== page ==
We have to nurture this seed of burgeoning activism and channel it. As Taylor reminds us, “There are literally millions of people in this country who are now questioning everything. We need to open up our organizations, planning meetings, marches and other actions to them. We need to read together, learn together, be in the streets together and stand up to this assault together. Let’s engage people and stop writing people off before we’ve even gotten started.”
Otherwise, while we fight among ourselves, our GOP-led Congress and president are going to come for all our rights: to our own bodies, to health care, to education, and same-sex marriage, just for starters. They’re already shutting down media communications with government agencies, and cut off the National Parks Service Twitter account for showing a critical image of Trump’s small inaugural crowd. Executive orders have renewed the North Dakota Pipeline and made it harder for NGOs around the world to get funds for women’s health services. The Republicans are putting out bills to consider withdrawing the U.S. from the United Nations and the World Health Organization. If you don’t see what’s happening, you’re willfully not looking. If we don’t stick together, they’ll turn this country into an isolated behemoth that sets the world against us.
Taylor exhorts us, “[The march] was the beginning, not the end. What happens in between will be decided by what we do. Movements do not come to us from heaven fully formed and organized. They are built by regular people.”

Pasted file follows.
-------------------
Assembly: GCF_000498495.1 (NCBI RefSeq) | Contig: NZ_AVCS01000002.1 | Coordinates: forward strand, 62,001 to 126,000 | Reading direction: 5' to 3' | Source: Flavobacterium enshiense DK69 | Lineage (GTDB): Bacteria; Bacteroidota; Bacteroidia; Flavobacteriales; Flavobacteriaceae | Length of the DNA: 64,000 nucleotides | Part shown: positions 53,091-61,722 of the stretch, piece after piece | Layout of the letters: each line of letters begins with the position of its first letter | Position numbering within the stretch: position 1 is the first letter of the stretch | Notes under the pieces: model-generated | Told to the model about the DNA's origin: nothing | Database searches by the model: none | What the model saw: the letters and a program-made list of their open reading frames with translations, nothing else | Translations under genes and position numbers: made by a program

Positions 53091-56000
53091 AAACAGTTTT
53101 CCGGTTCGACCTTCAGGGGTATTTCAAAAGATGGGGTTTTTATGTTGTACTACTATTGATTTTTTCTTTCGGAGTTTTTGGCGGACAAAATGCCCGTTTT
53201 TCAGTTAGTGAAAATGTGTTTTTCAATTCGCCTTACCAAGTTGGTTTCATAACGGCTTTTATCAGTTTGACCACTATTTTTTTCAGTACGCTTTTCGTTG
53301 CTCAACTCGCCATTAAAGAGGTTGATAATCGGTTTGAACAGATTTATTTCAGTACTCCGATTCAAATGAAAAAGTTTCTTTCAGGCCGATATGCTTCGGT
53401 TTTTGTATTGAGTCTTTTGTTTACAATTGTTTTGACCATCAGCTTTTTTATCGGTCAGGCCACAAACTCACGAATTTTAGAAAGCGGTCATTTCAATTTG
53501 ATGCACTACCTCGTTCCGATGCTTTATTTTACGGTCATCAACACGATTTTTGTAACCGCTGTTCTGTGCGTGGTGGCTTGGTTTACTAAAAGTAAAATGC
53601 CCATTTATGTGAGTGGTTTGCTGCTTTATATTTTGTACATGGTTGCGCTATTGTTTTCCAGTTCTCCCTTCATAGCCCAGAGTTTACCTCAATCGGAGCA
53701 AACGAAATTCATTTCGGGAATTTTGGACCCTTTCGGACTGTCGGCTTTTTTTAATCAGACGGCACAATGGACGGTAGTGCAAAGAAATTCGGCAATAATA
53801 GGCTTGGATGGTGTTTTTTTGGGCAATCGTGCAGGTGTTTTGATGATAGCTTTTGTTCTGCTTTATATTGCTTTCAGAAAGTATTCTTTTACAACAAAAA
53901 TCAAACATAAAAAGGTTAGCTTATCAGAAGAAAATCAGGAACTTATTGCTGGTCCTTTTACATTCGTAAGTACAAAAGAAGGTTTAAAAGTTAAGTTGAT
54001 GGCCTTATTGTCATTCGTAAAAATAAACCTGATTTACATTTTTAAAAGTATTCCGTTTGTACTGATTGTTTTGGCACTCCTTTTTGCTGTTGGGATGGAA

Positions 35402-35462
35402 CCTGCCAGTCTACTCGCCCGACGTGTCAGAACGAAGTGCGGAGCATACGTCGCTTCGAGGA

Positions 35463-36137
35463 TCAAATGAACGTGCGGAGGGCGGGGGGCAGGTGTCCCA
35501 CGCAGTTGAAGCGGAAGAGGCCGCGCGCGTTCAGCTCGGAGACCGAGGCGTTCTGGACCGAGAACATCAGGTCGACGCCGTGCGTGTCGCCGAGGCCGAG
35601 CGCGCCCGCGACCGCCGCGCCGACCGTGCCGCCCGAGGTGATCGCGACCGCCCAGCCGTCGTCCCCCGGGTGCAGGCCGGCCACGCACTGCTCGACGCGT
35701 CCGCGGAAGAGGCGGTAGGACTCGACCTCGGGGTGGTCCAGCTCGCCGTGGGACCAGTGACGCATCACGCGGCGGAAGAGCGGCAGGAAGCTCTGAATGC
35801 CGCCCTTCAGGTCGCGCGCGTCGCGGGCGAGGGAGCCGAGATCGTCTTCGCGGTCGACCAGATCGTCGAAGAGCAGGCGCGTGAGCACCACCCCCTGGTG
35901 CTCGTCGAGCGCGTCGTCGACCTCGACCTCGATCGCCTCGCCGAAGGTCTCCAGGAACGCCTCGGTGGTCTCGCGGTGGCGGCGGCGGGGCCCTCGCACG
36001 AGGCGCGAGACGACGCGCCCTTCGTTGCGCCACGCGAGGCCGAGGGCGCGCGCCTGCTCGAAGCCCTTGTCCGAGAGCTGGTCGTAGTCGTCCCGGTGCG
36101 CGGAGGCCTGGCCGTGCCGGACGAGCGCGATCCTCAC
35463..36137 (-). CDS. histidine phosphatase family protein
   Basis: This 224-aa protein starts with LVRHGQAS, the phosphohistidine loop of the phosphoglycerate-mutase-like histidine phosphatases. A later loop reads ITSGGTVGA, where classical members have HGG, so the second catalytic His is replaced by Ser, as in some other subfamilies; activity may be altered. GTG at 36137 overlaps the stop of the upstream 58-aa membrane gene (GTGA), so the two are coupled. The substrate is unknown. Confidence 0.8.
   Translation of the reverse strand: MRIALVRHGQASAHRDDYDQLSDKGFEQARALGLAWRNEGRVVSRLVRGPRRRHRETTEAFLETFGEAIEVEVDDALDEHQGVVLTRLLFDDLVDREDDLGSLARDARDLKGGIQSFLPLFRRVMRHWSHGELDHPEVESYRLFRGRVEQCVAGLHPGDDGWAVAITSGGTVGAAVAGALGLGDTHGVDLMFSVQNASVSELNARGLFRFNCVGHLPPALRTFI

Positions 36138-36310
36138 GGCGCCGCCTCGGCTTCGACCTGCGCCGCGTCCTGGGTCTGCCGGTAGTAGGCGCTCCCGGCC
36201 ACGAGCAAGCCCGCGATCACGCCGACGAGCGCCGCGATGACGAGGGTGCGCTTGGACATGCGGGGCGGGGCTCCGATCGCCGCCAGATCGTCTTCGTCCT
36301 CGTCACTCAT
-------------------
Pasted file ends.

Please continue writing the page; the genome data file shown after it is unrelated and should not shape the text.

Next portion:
We regular people didn’t march because we are sore losers. We didn’t march because we hate men. We didn’t march because we want to keep the nation divided. We marched because women’s rights are human rights. Because demonstration and protest are our constitutional rights. Because Hillary got 3 million more votes than Trump, but thanks to the outdated Electoral College, he’s still the president despite the innumerable lawsuits against him, alarming evidence of Russian interference and his questionable connection to Vladimir Putin, his refusal to release his tax returns, and his numerous business conflicts of interest. As Gloria Steinem encouraged us the day of the march, “When we elect a possible president we too often go home. We’ve elected an impossible president; we’re never going home.”
Indeed, this is still our country, and we’re not going to let it go. So let us hold each other to higher standards, absolutely, but still hold each other. We’re going to need every single one of us to keep our democracy from slipping away.